Sappy, drizzly weather.
The grove that looked so yellow and exhausted only a month ago is putting on new green. When the wind picks up, the culms, especially the bendy new ones, swirl their manes of foliage and the effect is like a chafed sea surface near a tropical reef: frothy green against the blue drabness of gum and wattle. All quite beautiful.
Moso. Love it.
Quite a few people are linking to this video, as a Christmas highlight. Think I’ll do likewise. I first saw it on the dense but often interesting American Digest.
The kid reminds me of a certain niece of mine in past years. You know who you are.
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Now is the time for some lantana surfing. As the new culms toughen and the older ones get their leaves back, it’s an ideal time to extend the grove by trampling the lantana and rotting timbers. As the new canopy forms in the pioneer area, the lantana will die away, finally leaving a clear forest floor.
This area has been freshly surfed, and will become part of that running and MTB track I’m planning for the long term. It will take a year or two before the ground is clear enough.
One of the pleasures of gaining easier access to the grove lies in observing the different colours produced on the culms by varying sun exposure. In a sheltered southern part that only gets soft morning sun the colours are quite pure. Here’s a new culm in that area:
And this one is a year old:
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Stats mean a bit but not a lot. Alan Border and Javed Miandad were great batsmen because they defied the West Indies, not because they had good averages. God gives us our IQ to compile statistics…and he gives us our intelligence to doubt them.
This growing season for moso bamboo has been statistically ideal: mostly warm, with a mild winter, and heaps of rain, far above the century average. However, it’s been an El Niño year, and that has to have its effect. The warm winter – following damp, frigid winters in ’07 and ’08 – was a also a drought. Huge autumn falls had been great for rhizome development, and a dry winter isn’t that serious if it’s followed by regular thunderstorms after the spring equinox. Instead of spring storms, however, we were rescued by flooding rains from major fronts. There is, surprisingly, a difference between heavy rain and frequent storms.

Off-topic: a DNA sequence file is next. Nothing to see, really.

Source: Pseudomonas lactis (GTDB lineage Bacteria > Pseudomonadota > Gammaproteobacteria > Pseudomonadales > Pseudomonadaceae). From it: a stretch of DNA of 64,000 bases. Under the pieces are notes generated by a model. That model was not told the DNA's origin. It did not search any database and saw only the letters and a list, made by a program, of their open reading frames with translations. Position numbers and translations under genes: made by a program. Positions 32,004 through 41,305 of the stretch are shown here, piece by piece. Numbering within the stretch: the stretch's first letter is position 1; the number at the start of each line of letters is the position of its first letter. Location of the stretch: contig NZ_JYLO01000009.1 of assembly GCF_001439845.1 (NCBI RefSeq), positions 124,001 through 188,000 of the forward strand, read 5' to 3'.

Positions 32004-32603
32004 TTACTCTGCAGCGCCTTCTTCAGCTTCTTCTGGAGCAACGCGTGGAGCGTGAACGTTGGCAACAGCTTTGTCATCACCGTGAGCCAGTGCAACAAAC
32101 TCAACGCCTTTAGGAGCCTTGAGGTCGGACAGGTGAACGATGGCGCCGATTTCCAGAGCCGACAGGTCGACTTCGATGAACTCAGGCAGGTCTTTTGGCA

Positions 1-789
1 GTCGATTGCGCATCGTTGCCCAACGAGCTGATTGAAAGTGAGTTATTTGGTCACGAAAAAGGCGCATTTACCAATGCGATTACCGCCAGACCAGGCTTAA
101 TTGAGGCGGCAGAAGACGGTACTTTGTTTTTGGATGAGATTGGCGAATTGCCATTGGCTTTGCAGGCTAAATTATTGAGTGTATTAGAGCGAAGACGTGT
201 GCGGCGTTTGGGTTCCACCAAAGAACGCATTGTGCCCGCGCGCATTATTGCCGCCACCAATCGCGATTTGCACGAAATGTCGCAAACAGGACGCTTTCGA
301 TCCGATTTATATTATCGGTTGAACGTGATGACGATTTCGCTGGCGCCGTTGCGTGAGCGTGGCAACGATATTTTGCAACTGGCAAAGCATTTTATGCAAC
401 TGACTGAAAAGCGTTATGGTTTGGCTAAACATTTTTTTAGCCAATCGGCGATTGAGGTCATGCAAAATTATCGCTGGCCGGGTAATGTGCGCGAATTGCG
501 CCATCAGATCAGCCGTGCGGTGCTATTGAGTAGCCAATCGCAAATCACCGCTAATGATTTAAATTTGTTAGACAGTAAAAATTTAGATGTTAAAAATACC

Moso bamboo loves the atmosopheric nitrogen that comes with storms, and it’s part of the reason moso thrives in this region. Storms will form in an El Niño year, but they often stay dry, sometimes starting fires. You can’t beat that rich, rust-smelling, claggy air…just before a storm rinses it out as a nitrogenous soup, crashing on hungry new bamboo shoots. It’s the best.
So, this statistically sensational year has only been good, and the lack of spring storms has meant later than usual growth. It’s also been a bit windy through the late spring, instead of blowing hardest in August/September when the culms are still short and protected by the body of the grove. This added a bit more stress overall. Only now are all of my new culms branching and forming little leaves – which is the latest I’ve ever seen it. Still…
…when you think that two months ago these branching culms didn’t even exist…
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